Unlike clients, the server knows the exact current game state, and as such prediction is unnecessary. The main purpose of server-side lag compensation is instead to provide accurate effects of client actions. This is important because by the time a player's command has arrived time will have moved on, and the world will no longer be in the state that the player saw when issuing their command. A very explicit example of this is hit detection for weapons fired in first-person shooters, where margins are small and can potentially cause significant problems if not properly handled.

Another way to address the issue is to store past game states for a certain length of time, then rewind player locations when processing a command. This will usually result in the server seeing the client firing at the target's old position and thus hitting. In the worst case, a player will be so far behind that the server runs out of historic data and they have to start leading their targets. But the price is an aggravation of the effects of latency when a player is under fire: This can lead more often to the false impression that they were shot through cover and the not entirely inaccurate impression of "laggy hitboxes ".

One design issue that arises from rewinding is whether to stop rewinding a dead player's lagged commands as soon as they die on the server, or to continue running them until they "catch up" to the time of death.

Cutting compensation off immediately prevents victims from posthumously attacking their killers, which meets expectations, but preserves the natural advantage of moving players who round a corner, acquire a target and kill them in less time than a round trip to the stationary victim's client.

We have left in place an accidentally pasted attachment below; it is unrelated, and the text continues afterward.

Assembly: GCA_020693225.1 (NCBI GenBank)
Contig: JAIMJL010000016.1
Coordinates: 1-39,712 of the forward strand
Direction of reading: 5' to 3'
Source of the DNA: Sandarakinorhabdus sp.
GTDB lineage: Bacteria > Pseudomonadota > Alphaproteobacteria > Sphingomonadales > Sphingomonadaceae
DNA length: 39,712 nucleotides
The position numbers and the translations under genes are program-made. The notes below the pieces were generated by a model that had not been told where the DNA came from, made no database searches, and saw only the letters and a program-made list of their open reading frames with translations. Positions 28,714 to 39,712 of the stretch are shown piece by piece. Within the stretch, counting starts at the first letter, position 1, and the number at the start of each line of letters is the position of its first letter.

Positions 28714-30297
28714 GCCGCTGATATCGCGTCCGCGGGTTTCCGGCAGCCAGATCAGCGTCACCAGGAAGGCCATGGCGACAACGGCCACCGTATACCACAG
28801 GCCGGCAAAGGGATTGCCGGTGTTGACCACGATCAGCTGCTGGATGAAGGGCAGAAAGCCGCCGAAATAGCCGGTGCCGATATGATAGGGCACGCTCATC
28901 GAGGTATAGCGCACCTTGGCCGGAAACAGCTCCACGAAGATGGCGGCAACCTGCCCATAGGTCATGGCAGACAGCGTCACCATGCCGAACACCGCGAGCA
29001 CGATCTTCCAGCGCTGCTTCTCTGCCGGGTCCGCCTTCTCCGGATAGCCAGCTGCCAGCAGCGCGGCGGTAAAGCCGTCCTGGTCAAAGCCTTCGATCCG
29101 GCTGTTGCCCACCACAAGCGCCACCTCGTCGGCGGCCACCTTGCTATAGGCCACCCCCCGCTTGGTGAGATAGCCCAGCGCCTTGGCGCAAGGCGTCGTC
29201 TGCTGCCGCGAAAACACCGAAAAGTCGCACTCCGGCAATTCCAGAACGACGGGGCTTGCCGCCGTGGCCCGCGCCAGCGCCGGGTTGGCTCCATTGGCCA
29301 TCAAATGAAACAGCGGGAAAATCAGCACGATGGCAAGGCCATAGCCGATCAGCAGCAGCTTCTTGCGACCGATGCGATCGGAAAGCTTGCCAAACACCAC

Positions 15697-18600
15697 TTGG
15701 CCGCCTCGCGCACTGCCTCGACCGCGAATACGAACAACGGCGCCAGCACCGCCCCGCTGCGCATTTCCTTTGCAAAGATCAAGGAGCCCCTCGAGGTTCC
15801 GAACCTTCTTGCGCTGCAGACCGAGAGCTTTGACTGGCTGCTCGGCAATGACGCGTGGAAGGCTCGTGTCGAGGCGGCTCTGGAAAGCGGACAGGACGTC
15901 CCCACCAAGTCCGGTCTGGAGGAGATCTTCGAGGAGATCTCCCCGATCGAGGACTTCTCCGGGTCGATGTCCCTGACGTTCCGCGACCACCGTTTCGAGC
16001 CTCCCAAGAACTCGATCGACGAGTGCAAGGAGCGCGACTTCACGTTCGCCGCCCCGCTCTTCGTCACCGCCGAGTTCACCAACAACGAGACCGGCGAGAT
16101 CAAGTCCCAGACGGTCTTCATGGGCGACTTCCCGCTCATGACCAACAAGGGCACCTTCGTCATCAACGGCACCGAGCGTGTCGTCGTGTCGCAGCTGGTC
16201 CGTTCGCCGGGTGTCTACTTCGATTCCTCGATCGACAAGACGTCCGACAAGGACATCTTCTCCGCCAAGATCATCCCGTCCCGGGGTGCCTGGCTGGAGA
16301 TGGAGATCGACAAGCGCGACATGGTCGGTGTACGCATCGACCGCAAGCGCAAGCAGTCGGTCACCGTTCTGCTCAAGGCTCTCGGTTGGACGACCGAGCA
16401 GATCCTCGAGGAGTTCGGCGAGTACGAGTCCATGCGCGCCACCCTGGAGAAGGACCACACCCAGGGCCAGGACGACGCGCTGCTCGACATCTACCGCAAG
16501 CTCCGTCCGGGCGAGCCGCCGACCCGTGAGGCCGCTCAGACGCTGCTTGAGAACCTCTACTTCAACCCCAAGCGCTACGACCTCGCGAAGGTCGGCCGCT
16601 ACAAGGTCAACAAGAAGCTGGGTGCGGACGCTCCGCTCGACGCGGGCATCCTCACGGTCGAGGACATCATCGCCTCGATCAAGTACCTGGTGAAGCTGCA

Rewinding can be criticised for allowing the high latency of one player to negatively affect the experience of low-latency players. Servers with lag compensation will sometimes reduce the length of player history stored, or enforce ping limits, to reduce this problem.

It is possible for clients to tell the server what they are doing and for the server to trust the data it receives. This method is avoided if at all possible due to its susceptibility to cheating: However, the sheer scale of some games makes computationally expensive solutions like rewinding impossible.

In Battlefield 3 , for example, a "hybrid hit detection" system is used where clients tell the server that they hit and the server performs only a vague test of plausibility before accepting the claim. Trusting a client's results otherwise has the same advantages and disadvantages as rewinding. The outer loop iterates through the hosts and the inner loop parses the ping output.

The first two if statements handle the two possible cases of IP address resolution:. It is much easier to test the result the returned error code of each PING command directly instead of redirecting to a file. It is also more efficient to enclose the entire construct in parens and redirect the final output just once. Found the results in earlier code weren't always giving correct values as well so i've improved it.

This worked great I just add the -a option to ping to resolve the hostname. Thank you for your interest in this question. Because it has attracted low-quality or spam answers that had to be removed, posting an answer now requires 10 reputation on this site the association bonus does not count.

Would you like to answer one of these unanswered questions instead? How to ping multiple servers and return IP address and Hostnames using batch script? Help will be appreciated. Gutsygibbon 3 5 Anyway, here's my own solution to this: The first two if statements handle the two possible cases of IP address resolution: The host name is the host IP address. The host IP address can be resolved from its name. The code is language dependent. It will have to change for languages other than English.

This thread has sample output for German, Portuguese, French? Sorry I couldn't have posted my code as it had some stuff that belongs to the company. Can't go around posting it. EitanT , does it handle Reply from Neat, but this doesn't extract the IP address, which requires parsing the ping instead of redirecting it to nul.

What is Lag and will this help to reduce it [don’t skip]: